Bear in mind that an appeal may follow an adverse outcome to the hearing and that where practicable a more senior level of management should be kept separate from the process and made available to consider any appeal.  

The hearing should be re-arranged if the employee or their companion cannot attend. However, if the employee is persistently unable or unwilling to attend it is possible to hold the hearing in their absence.  

The management and the employee may decide to bring witnesses to the hearing, particularly where the facts relied upon are not wholly established in document form or where the employee disputes the accuracy of the facts relied on in the management case for a formal sanction to be applied.  The employee should be given the opportunity to ask questions of an witness.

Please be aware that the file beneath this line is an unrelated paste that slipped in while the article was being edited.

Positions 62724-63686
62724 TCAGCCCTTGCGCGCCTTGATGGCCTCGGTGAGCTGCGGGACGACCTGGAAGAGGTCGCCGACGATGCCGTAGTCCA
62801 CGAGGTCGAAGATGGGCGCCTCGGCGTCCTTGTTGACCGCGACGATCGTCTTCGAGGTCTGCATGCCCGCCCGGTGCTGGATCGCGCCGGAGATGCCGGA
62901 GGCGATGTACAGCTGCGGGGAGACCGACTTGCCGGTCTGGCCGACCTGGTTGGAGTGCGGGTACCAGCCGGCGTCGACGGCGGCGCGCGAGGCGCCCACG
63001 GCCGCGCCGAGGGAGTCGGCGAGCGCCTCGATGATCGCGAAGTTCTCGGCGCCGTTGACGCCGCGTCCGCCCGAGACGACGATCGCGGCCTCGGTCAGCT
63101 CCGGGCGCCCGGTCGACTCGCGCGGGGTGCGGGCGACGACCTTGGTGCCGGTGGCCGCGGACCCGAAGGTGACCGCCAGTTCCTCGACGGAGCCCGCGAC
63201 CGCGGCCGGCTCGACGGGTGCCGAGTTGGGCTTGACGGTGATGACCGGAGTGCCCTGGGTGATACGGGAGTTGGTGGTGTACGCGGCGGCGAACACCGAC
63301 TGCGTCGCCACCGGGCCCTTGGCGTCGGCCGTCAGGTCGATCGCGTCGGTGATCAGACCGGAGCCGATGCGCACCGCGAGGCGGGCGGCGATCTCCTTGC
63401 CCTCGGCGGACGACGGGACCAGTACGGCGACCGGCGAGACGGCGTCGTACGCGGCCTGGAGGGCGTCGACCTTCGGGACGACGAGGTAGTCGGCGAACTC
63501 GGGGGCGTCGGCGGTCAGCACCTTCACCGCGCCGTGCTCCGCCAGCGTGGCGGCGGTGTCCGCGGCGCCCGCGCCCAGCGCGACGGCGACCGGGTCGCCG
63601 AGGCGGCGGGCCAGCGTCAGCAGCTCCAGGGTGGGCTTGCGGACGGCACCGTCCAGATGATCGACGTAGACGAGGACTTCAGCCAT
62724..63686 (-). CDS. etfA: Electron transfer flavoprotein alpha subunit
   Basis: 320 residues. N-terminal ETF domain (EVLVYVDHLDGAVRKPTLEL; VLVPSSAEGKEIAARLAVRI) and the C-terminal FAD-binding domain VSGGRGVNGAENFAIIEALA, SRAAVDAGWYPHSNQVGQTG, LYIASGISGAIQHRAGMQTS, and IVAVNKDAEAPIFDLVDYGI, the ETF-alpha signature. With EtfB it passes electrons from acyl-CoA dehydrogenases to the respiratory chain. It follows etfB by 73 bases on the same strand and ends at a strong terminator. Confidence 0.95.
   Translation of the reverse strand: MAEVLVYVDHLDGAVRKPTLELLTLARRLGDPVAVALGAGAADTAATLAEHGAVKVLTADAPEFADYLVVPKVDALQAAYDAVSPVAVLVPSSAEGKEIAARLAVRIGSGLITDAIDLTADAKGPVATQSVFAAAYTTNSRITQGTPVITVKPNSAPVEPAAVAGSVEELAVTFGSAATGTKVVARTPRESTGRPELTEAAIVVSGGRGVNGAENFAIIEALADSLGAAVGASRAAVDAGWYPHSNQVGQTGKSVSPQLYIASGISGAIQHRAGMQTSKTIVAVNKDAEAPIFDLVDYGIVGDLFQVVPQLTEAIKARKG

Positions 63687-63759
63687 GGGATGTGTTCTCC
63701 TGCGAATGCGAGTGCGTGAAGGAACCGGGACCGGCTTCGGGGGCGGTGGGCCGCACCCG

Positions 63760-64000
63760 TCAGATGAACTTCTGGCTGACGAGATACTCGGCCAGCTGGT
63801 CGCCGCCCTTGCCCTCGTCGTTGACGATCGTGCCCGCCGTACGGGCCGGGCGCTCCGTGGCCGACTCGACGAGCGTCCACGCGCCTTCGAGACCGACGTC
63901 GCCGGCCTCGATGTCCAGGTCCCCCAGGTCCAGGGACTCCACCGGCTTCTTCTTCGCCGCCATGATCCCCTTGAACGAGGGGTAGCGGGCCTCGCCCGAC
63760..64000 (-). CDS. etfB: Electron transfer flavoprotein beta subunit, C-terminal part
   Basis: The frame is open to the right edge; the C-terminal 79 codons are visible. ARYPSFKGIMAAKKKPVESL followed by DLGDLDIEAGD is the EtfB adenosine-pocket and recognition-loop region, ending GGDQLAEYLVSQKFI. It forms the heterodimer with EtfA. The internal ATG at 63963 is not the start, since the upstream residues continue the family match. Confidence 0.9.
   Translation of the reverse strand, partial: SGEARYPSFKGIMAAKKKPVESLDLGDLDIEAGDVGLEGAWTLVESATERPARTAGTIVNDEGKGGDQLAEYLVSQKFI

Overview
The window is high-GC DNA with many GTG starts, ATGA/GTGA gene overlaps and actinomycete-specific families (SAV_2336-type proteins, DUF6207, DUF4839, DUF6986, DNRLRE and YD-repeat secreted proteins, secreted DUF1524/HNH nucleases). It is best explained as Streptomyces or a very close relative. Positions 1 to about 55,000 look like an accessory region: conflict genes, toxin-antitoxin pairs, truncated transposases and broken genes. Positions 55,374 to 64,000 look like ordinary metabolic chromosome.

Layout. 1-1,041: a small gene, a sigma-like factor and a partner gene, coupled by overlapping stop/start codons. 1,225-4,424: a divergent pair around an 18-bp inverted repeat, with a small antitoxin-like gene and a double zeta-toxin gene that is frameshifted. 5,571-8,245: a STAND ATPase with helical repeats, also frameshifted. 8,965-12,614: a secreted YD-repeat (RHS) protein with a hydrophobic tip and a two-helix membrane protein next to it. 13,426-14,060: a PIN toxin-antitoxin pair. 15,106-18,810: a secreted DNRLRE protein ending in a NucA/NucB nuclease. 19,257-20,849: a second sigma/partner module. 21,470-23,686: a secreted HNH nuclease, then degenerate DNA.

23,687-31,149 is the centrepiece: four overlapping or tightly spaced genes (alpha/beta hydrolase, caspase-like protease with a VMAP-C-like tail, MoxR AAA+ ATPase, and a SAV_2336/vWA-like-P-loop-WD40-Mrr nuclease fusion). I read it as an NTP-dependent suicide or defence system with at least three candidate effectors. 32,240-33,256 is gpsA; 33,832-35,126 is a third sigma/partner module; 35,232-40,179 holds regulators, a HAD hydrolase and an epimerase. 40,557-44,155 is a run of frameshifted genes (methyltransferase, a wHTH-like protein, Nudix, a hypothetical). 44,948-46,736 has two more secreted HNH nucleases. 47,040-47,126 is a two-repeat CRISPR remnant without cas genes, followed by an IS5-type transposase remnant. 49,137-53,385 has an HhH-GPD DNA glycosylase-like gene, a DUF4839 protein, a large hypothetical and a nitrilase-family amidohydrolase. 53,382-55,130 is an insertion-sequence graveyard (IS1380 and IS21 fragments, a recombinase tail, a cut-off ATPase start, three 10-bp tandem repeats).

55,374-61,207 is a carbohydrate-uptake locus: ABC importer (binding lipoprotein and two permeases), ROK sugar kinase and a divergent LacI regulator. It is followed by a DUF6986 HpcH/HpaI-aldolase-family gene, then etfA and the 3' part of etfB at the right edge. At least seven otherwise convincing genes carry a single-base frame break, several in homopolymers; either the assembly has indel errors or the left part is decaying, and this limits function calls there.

At the hearing the capability hearing officer should ensure the following points are covered: 

  1. The standards required of the employee are re-iterated clearly.  It is sensible to ask if the employee agrees that the standards are reasonable and if they do not agree, why this is.  
  2. Evidence that has been gathered in support of the case against the employee is set out and reviewed.  The employee should be given the chance to challenge this evidence. 
  3. The reasons for considering that the employee’s performance has been unsatisfactory should be confirmed.  This will sometimes be obvious and well established on the evidence, however, it is always worth ensuring that the employee properly understands exactly what it is alleged they have done, or failed to do.  
  4. The likely cause/s of any failing in performance should be established including why any measures taken to assist the employee have failed.